May is National Motorcycle Safety Awareness Month
April 28, 2014
Drivers urged to share the road, riders urged to get licensed
With winter weather finally over, motorcyclists are ready to kick off this year’s riding season.
More than 515,000 Wisconsin residents have motorcycle licenses or permits and more than 390,000 motorcycles are registered in the state, according to the Wisconsin Department of Transportation. As motorcycles continue to grow in popularity among men and women of all ages, safety is a constant concern. Last year, 84 motorcycle riders and passengers died in Wisconsin traffic crashes, which was a 28 percent decrease from 2012 when 116 riders and passengers died in crashes.
"During National Motorcycle Safety Awareness Month, we’re reminding drivers to share the road and watch for motorcycles, especially at intersections and while making turns and lane changes," says Greg Patzer, manager of the Wisconsin Motorcycle Safety Program (WMSP). "Drivers frequently misjudge the speed and distance of an approaching motorcycle because of its smaller dimensions. To prevent crashes, drivers should check the position of a motorcycle at least two or three times before they proceed through an intersection or make a turn."
To protect themselves and others on the road, motorcyclists need to get trained and ensure they have the legally required motorcycle endorsement on their driver’s license. About 35 percent of motorcyclists’ fatalities from 2003 to 2012 in Wisconsin involved riders who had not completed the safety training or skills test required to obtain a motorcycle endorsement on their driver’s license.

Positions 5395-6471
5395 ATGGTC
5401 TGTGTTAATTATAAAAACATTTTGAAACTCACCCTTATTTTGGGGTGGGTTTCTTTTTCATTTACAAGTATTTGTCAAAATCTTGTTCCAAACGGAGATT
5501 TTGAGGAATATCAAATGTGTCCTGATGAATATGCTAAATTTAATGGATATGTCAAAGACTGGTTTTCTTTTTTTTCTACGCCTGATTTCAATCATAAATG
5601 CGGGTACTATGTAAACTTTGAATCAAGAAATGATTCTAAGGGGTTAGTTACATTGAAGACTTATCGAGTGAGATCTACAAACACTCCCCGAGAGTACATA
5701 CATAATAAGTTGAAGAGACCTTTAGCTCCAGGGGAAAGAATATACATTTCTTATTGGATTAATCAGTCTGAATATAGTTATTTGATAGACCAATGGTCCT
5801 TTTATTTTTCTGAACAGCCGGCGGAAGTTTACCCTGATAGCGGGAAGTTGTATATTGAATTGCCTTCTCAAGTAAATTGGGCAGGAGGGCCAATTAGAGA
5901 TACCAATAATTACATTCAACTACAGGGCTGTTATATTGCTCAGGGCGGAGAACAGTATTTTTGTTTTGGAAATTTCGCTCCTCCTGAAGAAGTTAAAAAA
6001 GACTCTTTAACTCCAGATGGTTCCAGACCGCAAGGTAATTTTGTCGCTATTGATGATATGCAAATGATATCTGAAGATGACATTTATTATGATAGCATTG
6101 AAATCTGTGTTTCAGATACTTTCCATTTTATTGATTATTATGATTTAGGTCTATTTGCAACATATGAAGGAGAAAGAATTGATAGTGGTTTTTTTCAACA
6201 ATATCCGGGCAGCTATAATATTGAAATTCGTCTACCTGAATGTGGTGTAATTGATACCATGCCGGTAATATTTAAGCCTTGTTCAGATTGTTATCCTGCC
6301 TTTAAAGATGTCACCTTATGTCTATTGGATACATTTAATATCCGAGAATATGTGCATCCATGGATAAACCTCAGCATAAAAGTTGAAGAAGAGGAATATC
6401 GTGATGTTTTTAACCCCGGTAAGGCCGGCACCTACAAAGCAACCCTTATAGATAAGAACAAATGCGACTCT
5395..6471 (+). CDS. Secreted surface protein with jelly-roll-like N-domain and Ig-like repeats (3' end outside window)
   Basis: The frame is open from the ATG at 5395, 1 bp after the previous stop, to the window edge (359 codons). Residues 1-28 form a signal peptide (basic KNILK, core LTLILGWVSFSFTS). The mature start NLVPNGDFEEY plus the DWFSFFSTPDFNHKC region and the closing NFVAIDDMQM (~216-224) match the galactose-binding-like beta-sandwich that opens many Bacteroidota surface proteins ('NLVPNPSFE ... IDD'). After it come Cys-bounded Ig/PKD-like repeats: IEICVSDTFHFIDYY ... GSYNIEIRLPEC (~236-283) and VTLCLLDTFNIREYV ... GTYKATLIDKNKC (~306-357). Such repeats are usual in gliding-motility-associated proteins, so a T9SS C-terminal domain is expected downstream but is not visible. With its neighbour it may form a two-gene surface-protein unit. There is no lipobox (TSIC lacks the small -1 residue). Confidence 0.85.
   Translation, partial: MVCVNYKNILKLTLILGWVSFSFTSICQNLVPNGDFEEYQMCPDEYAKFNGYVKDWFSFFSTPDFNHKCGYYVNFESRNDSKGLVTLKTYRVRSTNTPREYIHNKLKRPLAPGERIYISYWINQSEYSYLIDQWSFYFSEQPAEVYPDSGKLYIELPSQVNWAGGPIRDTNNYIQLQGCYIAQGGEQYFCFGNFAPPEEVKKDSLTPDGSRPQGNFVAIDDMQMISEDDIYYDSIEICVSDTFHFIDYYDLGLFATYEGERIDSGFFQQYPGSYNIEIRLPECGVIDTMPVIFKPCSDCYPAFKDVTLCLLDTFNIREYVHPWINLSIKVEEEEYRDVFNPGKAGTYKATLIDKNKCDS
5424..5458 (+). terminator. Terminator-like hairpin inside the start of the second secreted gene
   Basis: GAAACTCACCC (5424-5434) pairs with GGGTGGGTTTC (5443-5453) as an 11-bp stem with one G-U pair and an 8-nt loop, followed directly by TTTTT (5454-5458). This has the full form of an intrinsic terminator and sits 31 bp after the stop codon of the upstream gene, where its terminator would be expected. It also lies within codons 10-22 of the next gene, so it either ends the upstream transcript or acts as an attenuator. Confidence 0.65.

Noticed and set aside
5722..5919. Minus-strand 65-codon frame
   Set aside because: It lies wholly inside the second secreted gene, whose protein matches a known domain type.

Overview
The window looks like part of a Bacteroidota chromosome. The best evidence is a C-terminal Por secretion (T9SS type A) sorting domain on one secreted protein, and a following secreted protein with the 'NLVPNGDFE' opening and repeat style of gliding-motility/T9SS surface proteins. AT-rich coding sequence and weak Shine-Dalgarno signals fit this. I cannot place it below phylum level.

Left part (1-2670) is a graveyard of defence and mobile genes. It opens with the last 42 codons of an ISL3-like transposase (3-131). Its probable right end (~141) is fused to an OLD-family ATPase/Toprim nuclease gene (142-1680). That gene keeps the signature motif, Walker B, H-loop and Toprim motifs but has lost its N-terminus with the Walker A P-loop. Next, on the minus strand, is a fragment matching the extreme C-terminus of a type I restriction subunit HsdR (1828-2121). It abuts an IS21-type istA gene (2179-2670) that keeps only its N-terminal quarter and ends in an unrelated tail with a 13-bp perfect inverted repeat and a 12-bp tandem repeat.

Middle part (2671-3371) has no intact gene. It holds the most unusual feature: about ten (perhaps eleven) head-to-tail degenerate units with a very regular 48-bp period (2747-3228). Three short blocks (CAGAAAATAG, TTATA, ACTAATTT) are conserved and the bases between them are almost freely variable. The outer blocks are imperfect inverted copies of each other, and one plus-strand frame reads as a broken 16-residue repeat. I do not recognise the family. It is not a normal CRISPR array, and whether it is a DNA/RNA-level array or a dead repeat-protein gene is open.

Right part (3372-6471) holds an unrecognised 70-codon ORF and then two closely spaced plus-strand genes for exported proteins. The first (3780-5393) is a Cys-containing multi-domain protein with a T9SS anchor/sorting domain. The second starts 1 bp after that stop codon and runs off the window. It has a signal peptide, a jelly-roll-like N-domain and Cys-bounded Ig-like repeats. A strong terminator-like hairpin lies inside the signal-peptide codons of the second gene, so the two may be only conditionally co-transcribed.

"Too many people have been riding for years without a valid motorcycle endorsement on their driver’s license," Patzer says. "It’s a serious problem especially for those who have not ridden a motorcycle for several years and are beginning to ride again. Riding a motorcycle requires more physical skill and mental concentration than driving a car, so training is critical to a motorcyclist’s safety. Getting properly endorsed is not difficult. The motorcyclist must pass a written test and a road test at a DMV service center. Motorcyclists who successfully complete a basic rider course, and in the near future an advanced rider’s course, do not have to take the road test at the DMV."
This year, the WMSP is teaming up with ABATE of Wisconsin, a motorcycle riders’ advocacy group, to distribute posters around the state urging riders to get endorsed. In its 33 year history, the WMSP has graduated more than 180,000 riders from its training programs. The program has expanded its courses around the state that provide training for riders at all levels of experience from beginner to advanced. More information is available online at the WisDOT website.
Patzer emphasizes that motorcyclists need to make responsible decisions to reduce their risks of serious or fatal injuries. "Motorcyclists must obey all traffic laws, such as speed limits, and never ride while impaired. They should always wear protective and conspicuous clothing and gear, including a helmet that meets or exceeds U.S. DOT standards. Tragically, nearly three out of four motorcyclists who died in crashes last year in Wisconsin were not wearing helmets."
To reach out to riders and motorists around the state, the WMSP will hit the road again this year with its mobile training facility, called THE REF (Transportable High-End Rider Education Facility). THE REF promotes training for all riders as well as motorists’ awareness of motorcycles on the road.
Patzer concludes, "Now more than ever, we need well-trained and responsible motorcycle riders along with motorists who share the road to help reach the goal of reducing the number of preventable traffic deaths to Zero In Wisconsin."
For more information, contact:
Greg Patzer, Motorcycle Safety Program manager
(608) 266-7855, email@example.com